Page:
This tool contains steps and guidelines to help public broadcasting organizations plan a Community Leadership Summit.
What is a Community Leadership Summit?
A Community Leadership Summit is a vehicle for convening local community organizations to identify community needs and look for collaborative opportunities. The focus of the meeting is listening and exchanging ideas. The meeting allows plenty of time — often an entire day — for thoughtful discussion. The hope is that the day's ideas will lead to partnership opportunities and create possible steps to address identified community concerns. Community Leadership Summits tend to take two forms:
- Strategic Summit: Convene a variety of community organizations to learn about common goals and discuss collaborative opportunities. Collectively identify local community issues and design a plan of action to implement cooperatively. Brainstorm and design a plan with action steps to work together on outreach initiatives around a local community concern. This model involves a broad needs assessment and a wide variety of participants.
- Thematic Summit: Brainstorm with community organizations about a particular theme or issue already identified in your community or state (e.g. diversity, health, literacy). Design a plan with action steps working with these organizations around this theme. This model involves a topic–specific assessment of participating organization's missions and goals.
In both cases, it's important to approach the meeting without a preconceived notion about what ought to be done. Rather, approach the day with an open mind.
Preparation before the summit:
- Invitations: Invite a diverse group of organizations that mirror a cross section of your community, e.g., organizations representing youth, elderly, rural, people of color, etc. Look for organizations that might not have otherwise connected with each other or organizations that aren't on the usual list of suspects for a meeting. Try to get representatives who have enough authority in the organization to support action steps.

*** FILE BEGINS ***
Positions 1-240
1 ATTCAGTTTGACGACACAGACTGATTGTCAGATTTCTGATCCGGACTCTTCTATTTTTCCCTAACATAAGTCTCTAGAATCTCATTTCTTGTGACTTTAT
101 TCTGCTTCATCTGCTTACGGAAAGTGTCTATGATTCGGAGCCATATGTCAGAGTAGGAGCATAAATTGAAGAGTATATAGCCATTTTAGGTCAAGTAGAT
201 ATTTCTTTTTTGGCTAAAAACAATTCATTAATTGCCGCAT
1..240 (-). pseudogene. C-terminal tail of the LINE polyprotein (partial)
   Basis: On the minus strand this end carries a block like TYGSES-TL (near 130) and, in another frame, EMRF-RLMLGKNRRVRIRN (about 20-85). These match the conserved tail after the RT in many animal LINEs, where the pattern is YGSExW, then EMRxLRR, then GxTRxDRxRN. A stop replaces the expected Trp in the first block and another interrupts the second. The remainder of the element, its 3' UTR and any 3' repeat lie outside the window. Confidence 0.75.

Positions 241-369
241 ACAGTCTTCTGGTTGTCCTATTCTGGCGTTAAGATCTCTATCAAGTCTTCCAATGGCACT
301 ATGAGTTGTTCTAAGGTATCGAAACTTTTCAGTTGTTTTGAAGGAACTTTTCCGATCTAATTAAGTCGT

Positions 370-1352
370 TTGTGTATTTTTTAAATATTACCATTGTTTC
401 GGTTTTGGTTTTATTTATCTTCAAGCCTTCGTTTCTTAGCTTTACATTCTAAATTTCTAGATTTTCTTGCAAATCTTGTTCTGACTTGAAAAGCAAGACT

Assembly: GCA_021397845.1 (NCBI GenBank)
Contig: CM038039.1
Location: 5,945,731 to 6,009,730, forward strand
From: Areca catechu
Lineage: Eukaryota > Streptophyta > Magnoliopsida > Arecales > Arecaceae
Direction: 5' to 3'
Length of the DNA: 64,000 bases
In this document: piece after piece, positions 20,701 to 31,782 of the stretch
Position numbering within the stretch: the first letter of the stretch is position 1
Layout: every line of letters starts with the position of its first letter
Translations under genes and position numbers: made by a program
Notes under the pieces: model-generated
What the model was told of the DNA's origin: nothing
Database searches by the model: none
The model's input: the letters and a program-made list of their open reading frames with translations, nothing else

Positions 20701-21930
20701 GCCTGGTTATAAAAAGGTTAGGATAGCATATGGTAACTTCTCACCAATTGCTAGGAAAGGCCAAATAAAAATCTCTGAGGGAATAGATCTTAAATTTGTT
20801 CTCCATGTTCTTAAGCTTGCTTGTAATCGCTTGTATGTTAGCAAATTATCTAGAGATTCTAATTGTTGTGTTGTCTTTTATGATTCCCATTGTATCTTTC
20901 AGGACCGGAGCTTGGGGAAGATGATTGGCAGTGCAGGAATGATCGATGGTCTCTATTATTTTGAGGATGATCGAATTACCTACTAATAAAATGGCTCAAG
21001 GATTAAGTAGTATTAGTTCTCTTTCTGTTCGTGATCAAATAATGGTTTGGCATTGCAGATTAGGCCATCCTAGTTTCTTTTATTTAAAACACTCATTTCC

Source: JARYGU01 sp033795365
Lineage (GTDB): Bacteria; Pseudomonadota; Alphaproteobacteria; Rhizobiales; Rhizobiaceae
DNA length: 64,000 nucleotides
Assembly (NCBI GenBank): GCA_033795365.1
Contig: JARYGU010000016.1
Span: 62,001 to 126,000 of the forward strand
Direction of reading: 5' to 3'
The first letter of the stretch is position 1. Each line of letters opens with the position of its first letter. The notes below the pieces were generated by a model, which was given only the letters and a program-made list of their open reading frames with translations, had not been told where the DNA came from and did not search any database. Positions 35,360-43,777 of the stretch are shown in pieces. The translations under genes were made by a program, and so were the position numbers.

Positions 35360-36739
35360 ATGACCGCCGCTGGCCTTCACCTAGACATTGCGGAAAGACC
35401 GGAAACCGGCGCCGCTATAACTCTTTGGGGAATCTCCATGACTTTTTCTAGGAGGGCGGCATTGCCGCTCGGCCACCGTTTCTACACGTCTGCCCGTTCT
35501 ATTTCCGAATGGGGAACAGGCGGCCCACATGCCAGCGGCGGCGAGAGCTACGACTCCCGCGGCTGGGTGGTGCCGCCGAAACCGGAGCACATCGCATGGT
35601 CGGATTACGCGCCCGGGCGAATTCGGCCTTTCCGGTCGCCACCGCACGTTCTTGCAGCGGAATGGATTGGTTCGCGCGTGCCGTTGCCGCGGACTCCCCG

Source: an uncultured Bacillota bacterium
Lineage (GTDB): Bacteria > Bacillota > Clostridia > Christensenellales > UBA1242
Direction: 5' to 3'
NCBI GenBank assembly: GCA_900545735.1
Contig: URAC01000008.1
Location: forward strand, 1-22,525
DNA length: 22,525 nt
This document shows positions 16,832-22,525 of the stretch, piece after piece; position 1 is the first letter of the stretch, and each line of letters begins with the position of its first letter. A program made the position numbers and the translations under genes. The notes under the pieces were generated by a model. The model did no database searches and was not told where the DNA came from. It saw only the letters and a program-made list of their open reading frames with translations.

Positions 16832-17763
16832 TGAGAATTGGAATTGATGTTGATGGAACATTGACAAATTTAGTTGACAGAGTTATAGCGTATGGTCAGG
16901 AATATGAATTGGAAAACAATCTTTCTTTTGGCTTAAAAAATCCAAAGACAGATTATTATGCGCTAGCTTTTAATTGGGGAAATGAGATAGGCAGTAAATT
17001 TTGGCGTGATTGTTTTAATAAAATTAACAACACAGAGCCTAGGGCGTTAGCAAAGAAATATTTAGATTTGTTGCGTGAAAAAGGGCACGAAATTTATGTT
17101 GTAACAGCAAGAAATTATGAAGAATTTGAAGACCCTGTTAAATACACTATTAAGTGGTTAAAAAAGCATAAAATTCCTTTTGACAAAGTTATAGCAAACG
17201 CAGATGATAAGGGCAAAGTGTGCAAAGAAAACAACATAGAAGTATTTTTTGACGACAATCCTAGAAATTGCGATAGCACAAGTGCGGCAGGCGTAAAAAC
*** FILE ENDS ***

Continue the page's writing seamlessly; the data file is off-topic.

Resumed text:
- Meeting Facilitator: Hire a third–party professional to facilitate the Leadership Summit. Meet with the facilitator before the summit to communicate your needs and goals. He or she can help create the agenda by contributing ideas that will help move the meeting along. If possible, find someone who understands public broadcasting and community engagement. (See Tips for Finding a Facilitator)
- Draft Agenda: When inviting participants, provide a draft of the agenda with goals for the meeting. Be sure to articulate that one of the goals is simply to listen and share information with an eye toward collaborative opportunities. Often, organizations want to see a draft agenda before accepting meeting invitations. Seeing the agenda also helps them decide who from the organization should attend.
- Location and Date: It's best to set the date two–to–three months in advance. Consider holding the summit at your station. It may draw more attendees.
- Audio Visual Needs: What will you need? (PowerPoint, LCD projector, computer, monitor, etc.) Reserve whatever you need in advance.
- Supplies: Make a list of needed supplies and pack them in advance. (Paper, pens, flipcharts, nametags, markers, etc.)
- Food: Incorporate breaks and meals into the agenda. If you want them catered, arrange for it well in advance.
- Broadcast Clips: If appropriate, look online at the Community Engagement Pipeline for upcoming broadcasts and initiatives that either involve the partners you invited or focus on the issues you plan to discuss. Bookmark the pages so you can watch the clips together.